Featured Research

from universities, journals, and other organizations

University Of Kentucky Researcher Uncovers Clues To Alzheimer's Disease

Date:
November 11, 2004
Source:
Case Western Reserve University
Summary:
University of Kentucky chemistry professor Allan Butterfield has uncovered new clues about how brain cells are damaged by Alzheimer's disease, evidence suggesting vitamin E may help prevent the debilitating illness.

University of Kentucky chemistry professor Allan Butterfield has uncovered new clues about how brain cells are damaged by Alzheimer's disease, evidence suggesting vitamin E may help prevent the debilitating illness.

In Butterfield's study, which was funded by the National Institutes of Health, he focused on amyloid beta peptide, a compound known to contribute to the senile plaques seen in the brains of Alzheimer's patients. The study compared amyloid beta peptide in an animal model to the same compound in humans and found both forms of the compound cause loss of connections between neurons and decreased cell viability as well as other damage associated with Alzheimer's.

Butterfield's study identified methionine in the human amyloid beta peptide as a key contributor to Alzheimer's disease. A previous theory held that it was the copper binding sites in the human peptide that contributed to Alzheimer's. His study found the animal form of the peptide, which does not have the copper binding sites, still causes damage. Butterfield says this indicates the damage to neurons caused by the human peptide in an Alzheimer's disease patient is related to the peptide's methionine residue.

Butterfield also demonstrated that in the animal form of the peptide, the introduction of the antioxidant vitamin E slowed the destruction of brain cells as it appears to in the human form. These results provide new insights into the mechanisms of action of human amyloid beta peptide, which many researchers believe causes the damage seen in the brains of Alzheimer's disease patients.

Butterfield's complete paper is in the October issue of the Journal of Alzheimer's Disease.


Story Source:

The above story is based on materials provided by Case Western Reserve University. Note: Materials may be edited for content and length.


Cite This Page:

Case Western Reserve University. "University Of Kentucky Researcher Uncovers Clues To Alzheimer's Disease." ScienceDaily. ScienceDaily, 11 November 2004. <www.sciencedaily.com/releases/2004/11/041104005015.htm>.
Case Western Reserve University. (2004, November 11). University Of Kentucky Researcher Uncovers Clues To Alzheimer's Disease. ScienceDaily. Retrieved April 24, 2014 from www.sciencedaily.com/releases/2004/11/041104005015.htm
Case Western Reserve University. "University Of Kentucky Researcher Uncovers Clues To Alzheimer's Disease." ScienceDaily. www.sciencedaily.com/releases/2004/11/041104005015.htm (accessed April 24, 2014).

Share This



More Mind & Brain News

Thursday, April 24, 2014

Featured Research

from universities, journals, and other organizations


Featured Videos

from AP, Reuters, AFP, and other news services

Study Says Most Crime Not Linked To Mental Illness

Study Says Most Crime Not Linked To Mental Illness

Newsy (Apr. 22, 2014) A new study finds most crimes committed by people with mental illness are not caused by symptoms of their illness or disorder. Video provided by Newsy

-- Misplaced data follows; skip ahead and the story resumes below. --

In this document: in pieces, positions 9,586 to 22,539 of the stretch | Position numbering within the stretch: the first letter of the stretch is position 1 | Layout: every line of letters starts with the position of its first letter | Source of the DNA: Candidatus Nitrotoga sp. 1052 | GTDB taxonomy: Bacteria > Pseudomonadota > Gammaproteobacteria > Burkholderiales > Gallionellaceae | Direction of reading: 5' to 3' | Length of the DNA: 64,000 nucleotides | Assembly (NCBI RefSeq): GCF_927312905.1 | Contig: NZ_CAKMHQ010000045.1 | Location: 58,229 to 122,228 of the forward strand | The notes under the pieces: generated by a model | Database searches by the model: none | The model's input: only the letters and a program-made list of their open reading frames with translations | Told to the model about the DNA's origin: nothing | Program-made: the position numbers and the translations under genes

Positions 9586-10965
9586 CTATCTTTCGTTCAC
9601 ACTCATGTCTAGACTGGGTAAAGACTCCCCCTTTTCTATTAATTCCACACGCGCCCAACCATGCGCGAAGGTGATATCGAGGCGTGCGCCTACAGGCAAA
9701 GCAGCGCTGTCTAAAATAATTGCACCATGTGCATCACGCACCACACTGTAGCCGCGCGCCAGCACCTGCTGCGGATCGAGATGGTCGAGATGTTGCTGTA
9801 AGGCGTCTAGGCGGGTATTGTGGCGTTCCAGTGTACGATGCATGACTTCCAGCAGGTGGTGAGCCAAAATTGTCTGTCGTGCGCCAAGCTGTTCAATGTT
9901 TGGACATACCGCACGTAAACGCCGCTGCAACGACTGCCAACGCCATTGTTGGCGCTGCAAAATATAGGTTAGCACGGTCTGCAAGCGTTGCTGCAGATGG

Powered by NewsLook.com
How Smaller Plates And Cutlery Could Make You Feel Fuller

How Smaller Plates And Cutlery Could Make You Feel Fuller

Newsy (Apr. 22, 2014) NBC's "Today" conducted an experiment to see if changing the size of plates and utensils affects the amount individuals eat. Video provided by Newsy
Powered by NewsLook.com
Do We Get Nicer With Age?

Do We Get Nicer With Age?

Newsy (Apr. 22, 2014) A recent report claims personality can change over time as we age, and usually that means becoming nicer and more emotionally stable. Video provided by Newsy
Powered by NewsLook.com
How to Master Motherhood With the Best Work/Life Balance

How to Master Motherhood With the Best Work/Life Balance

TheStreet (Apr. 22, 2014) In the U.S., there are more than 11 million couples trying to conceive at any given time. From helping celebrity moms like Bethanny Frankel to ordinary soon-to-be-moms, TV personality and parenting expert, Rosie Pope, gives you the inside scoop on mastering motherhood. London-born entrepreneur Pope is the creative force behind Rosie Pope Maternity and MomPrep. She explains why being an entrepreneur offers the best life balance for her and tips for all types of moms. Video provided by TheStreet
Powered by NewsLook.com

Search ScienceDaily

Number of stories in archives: 140,361

Find with keyword(s):
Enter a keyword or phrase to search ScienceDaily for related topics and research stories.

Save/Print:
Share:

Breaking News:
from the past week

In Other News

... from NewsDaily.com

Science News

Health News

Environment News

Technology News



Save/Print:
Share:

Free Subscriptions


Get the latest science news with ScienceDaily's free email newsletters, updated daily and weekly. Or view hourly updated newsfeeds in your RSS reader:

Get Social & Mobile


Keep up to date with the latest news from ScienceDaily via social networks and mobile apps:

Have Feedback?


Tell us what you think of ScienceDaily -- we welcome both positive and negative comments. Have any problems using the site? Questions?
Mobile: iPhone Android Web
Follow: Facebook Twitter Google+
Subscribe: RSS Feeds Email Newsletters
Latest Headlines Health & Medicine Mind & Brain Space & Time Matter & Energy Computers & Math Plants & Animals Earth & Climate Fossils & Ruins